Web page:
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The Brexit deal, which has received heavy criticism from all sides of British politics, was voted down by a margin of 149, with 242 in favor to 391 against. In the end, it was a resounding defeat for the prime minister, and with the deadline for leaving the European Union just weeks away on March 29, the future of Brexit is more uncertain than ever.
Welcome to the dizzying world of contemporary British politics. First, the basics.
The U.K. voted in June 2016 to leave the European Union by a majority of 52 to 48 percent. But the question on the ballot did not specify what relationship Britain would have with the European bloc if it left, and the last two years have been fraught with negotiations and politicking.
The deal May secured with the EU has now been voted down twice. In January, by the record historic losing margin of 432-202. The second time the margin of defeat was smaller, but with the majority against May's deal now at an eye-watering 149 MPs, it is clear that U.K. lawmakers will not let her deal through the U.K. Parliament -- no matter how many times she tries.
With the deadline to leave the EU looming ever closer, here’s what we can expect to happen next.
Deal defeated, but what happens now?
After the Brexit deal May proposed was rejected on Tuesday evening, there will be two further votes in the U.K. Parliament this week to determine the immediate path forward.
On Wednesday, March 13, lawmakers will get a chance to vote on the option of leaving the EU with "no deal." It is highly unlikely that this will pass, as politicians and business leaders alike have warned that a no-deal Brexit would have catastrophic effects on the British economy. Some people have even been stockpiling food and medicine in the event of no deal.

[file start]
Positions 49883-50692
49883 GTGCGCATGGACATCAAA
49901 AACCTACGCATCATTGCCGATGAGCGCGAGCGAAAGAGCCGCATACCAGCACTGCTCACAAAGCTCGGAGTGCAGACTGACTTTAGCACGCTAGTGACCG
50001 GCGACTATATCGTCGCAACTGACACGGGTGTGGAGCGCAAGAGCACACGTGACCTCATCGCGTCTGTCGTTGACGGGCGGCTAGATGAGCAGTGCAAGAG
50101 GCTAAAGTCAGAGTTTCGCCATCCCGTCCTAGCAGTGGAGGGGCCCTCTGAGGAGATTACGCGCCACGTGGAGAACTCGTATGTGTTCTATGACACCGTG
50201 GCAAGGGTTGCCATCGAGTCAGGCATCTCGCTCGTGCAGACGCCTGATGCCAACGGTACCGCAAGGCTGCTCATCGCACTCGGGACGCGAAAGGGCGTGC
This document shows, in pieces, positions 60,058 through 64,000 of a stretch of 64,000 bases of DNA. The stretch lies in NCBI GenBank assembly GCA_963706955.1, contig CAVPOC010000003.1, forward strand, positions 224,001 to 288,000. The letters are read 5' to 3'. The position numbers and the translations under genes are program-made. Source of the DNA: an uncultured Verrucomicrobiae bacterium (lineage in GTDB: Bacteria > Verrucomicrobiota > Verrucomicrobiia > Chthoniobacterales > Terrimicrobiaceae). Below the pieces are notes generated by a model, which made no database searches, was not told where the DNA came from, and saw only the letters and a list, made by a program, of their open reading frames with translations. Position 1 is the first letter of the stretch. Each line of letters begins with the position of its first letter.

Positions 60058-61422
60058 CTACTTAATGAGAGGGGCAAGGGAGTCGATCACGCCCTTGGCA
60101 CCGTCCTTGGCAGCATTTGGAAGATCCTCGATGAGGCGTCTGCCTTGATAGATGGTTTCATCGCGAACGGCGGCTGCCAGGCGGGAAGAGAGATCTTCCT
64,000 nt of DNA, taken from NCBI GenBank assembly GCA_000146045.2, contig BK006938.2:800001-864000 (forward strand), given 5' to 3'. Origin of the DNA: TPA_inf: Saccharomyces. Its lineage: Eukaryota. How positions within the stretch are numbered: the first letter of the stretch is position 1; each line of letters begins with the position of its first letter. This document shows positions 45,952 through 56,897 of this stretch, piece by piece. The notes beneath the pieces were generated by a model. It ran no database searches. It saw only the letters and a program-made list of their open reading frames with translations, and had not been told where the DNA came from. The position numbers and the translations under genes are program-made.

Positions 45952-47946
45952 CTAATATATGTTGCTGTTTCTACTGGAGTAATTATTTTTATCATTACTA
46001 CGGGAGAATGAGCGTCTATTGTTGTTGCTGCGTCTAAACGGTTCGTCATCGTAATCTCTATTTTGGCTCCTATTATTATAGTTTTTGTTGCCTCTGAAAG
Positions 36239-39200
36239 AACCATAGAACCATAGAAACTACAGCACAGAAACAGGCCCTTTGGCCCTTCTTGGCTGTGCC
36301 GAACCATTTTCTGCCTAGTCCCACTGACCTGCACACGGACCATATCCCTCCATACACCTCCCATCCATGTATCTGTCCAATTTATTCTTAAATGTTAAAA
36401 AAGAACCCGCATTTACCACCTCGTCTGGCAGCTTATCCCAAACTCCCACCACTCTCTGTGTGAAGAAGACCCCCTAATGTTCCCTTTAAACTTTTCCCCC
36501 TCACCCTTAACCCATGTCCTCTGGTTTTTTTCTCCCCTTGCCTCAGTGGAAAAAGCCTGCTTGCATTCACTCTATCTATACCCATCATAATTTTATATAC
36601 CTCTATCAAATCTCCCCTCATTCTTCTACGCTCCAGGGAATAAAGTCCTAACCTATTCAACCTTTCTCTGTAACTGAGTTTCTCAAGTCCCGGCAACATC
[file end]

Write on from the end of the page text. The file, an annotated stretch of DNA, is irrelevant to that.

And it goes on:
Then, if lawmakers vote against "no deal," there will be another vote on March 14 on whether to request a Brexit delay. The default position currently is that the U.K. will leave the EU without a deal on March 29, so it is highly likely the same lawmakers who voted against a "no deal" outcome will vote to request an extension.
Then, Prime Minister May will speak to EU leaders and request an extension to the Brexit process.
If the U.K. seeks to delay the exit date and ask for more time, their request will have to be agreed on by all 27 EU Member States.
It is not yet clear how long this extension period would be, but Guy Verhostadt, the Brexit coordinator for the European Parliament, has said that it is "unthinkable" that the extension would go beyond the European elections in May.
If the EU agree to a short delay to Brexit, the prime minister has three main options:
1. Renegotiate the current deal and hold more votes. May could seek concessions from the EU on the controversial points of her current deal, such as on the Irish backstop. She tried this after the first vote in January and failed to secure major concessions from EU leaders.
Given the huge scale of defeats in both votes, it is unlikely this deal will find a way through -- though some experts believe that the U.K. Parliament's resistance will gradually weaken in the months ahead.
2. The prime minister could abandon her plans entirely and pursue a "Soft Brexit." This will satisfy the opposition Labour Party and "Remainers" in her own Conservative Party. Soft Brexit would mean the U.K. remains closely tied to the EU, staying in the customs union and remaining under key EU policies such as freedom of movement.
This scenario is more likely to get Parliament's approval, but May will be risking an irreparable divide with the "Hard Brexiteers" in her Conservative Party.
3. Wind down the clock and pursue "no deal." This would guarantee that Brexit will happen, though most lawmakers are staunchly opposed to this.
A second referendum?
Yes, you read correctly.
If the U.K. Parliament is unable to agree on Brexit and they face a "no deal" scenario, a second referendum is also possible. There is a growing campaign, supported by a number of influential MPs, to have a "People's Vote" on the final terms of any Brexit outcome.
The opposition Labour Party have tentatively said they would back a second referendum if May does not change course to a "softer" Brexit. Parliament would then proceed to deal with whatever the result is.
Like the prospect of no deal, the chances of this once far-fetched proposition are now increasing.
However, it is not just the future of Brexit that is uncertain. Prime Minister May has so far carried steadfastly on in the face of mounting opposition, but it seems at any moment she could be forced out of office by unsatisfied lawmakers, which would throw the country into further political chaos.
In truth, neither pundits nor politicians know what Brexit will actually look like -- or even if the prime minister will be in power this time next week.
The 2016 EU referendum may have asked the simplest of questions, but implementing the will of the people is proving a far more difficult task.